Our group, in no particular order: Chet Ensign, Pamela Friedman, Sandra Joseph (in photo #1), Stuart Lutz, Birgit Matzerath, James McHugh, Lynn Simmons, Stephanie Staszak (in photo #2), Mary Whithed, Lois Cantwell, Betsy Topitzer, Jerry Kaplan, and Judith Lindbergh.
You may have noticed that I don’t often blog about technique. For me, this forum is more about sharing the experience of writing.
The truth about craft is that it’s all in the doing. We each confront the blank page or screen time and again. We learn to accept struggle, failure and critique, then go back to do it all over again.
How utterly true!
But we all learn from each other. Certainly in this Writers Circle, we’ve done that week after week, sharing our perspectives, making suggestions, taking them as often as we throw them out. Then trying again.
We can also learn from writers more experienced than ourselves. We’ve all heard grateful praise for Natalie Goldberg’s life-changing Writing Down the Bones. It’s a terrific book of freeing prompts and exercises whose goal is not to produce finished work but to express and observe moment to moment both the outer world and the inner life of the writer.
There’s also Anne Lamott’s classic Bird by Bird: Some Instructions on Writing and Life. I love her metaphor – taking it word by word, step by step. It reminds me of that hiking piece I wrote for all of you a couple of years ago. I’ll post it here, since not everyone was around back then.
Stephen King’s book On Writing is supposed to be excellent though I’ve only read it in excerpts so far. And of course, Francine Prose’s Reading Like a Writer nudges me to link to several lists of Best Books:
- The New York Public Library’s Books of the Century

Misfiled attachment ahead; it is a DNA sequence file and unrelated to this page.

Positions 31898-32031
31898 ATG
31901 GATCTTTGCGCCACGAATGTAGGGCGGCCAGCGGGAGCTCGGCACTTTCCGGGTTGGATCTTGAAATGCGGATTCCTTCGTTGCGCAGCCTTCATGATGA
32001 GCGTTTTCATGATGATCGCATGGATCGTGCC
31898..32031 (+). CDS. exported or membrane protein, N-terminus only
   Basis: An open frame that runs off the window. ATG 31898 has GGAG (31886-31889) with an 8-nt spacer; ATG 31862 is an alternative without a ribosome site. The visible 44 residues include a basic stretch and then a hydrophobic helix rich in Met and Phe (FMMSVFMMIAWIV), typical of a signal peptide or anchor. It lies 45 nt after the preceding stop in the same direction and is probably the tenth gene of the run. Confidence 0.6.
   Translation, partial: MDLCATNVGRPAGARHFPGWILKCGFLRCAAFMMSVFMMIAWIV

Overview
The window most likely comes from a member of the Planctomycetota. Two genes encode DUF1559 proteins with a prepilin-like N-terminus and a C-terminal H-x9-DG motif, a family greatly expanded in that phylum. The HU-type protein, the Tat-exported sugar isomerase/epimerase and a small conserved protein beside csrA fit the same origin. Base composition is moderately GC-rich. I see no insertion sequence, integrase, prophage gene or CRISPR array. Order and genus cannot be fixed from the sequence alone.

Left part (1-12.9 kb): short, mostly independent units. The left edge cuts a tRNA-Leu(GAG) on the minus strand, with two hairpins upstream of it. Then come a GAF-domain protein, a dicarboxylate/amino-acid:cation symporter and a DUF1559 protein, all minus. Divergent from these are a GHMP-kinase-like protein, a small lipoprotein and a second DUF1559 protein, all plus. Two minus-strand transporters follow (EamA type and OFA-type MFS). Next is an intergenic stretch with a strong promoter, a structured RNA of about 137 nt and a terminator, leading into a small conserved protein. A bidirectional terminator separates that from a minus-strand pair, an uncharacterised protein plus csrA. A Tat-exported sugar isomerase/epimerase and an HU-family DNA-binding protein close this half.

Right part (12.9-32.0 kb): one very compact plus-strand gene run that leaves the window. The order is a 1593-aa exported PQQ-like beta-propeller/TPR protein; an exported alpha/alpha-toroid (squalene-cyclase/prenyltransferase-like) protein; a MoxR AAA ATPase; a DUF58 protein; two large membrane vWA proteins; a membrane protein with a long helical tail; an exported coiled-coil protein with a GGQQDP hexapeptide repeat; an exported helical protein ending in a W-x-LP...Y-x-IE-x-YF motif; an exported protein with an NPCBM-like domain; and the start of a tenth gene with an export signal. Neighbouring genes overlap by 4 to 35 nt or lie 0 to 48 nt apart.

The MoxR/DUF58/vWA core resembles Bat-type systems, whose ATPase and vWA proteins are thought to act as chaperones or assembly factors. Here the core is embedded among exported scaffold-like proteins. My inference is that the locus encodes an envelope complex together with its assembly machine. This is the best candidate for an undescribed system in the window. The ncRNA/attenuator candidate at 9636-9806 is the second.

- Modern Library’s 100 Best Novels
- and Time Magazine’s 100 Best English Language Novels from 1923 to the Present
Reading the finest writers with a critical eye to how they manage to create their prose is perhaps the very best way to learn the literary craft.
But if you must ask for a holiday gift this season, what any spouse, child, parent, boss, friend or neighbor should know is that the #1 choice any writer would ask for is TIME.
Writing well truly doesn’t require an MFA, a trendy concept or even particularly abundant talent. What it needs more than anything is exorbitant amounts of focused, uninterrupted time.
Happy holidays, everyone. I hope you all get the gift you most desire. I look forward to hearing from or seeing all of you in the coming year.
Stories – great or small – are made up of a series of scenes. As writers, we focus on perfecting scenic elements and structure – the characters’ inner lives and conflicting objectives build tension to a climax of action, emotion or realization. Then comes the denouement which results in resolution, decision, change.
From this rise and fall comes the rhythm of our plot. Each scene moves our story along. But they are linked together by transitions. Seemingly insignificant but sometimes bogglingly tough, transitions are the necessary seams that bind our stories together.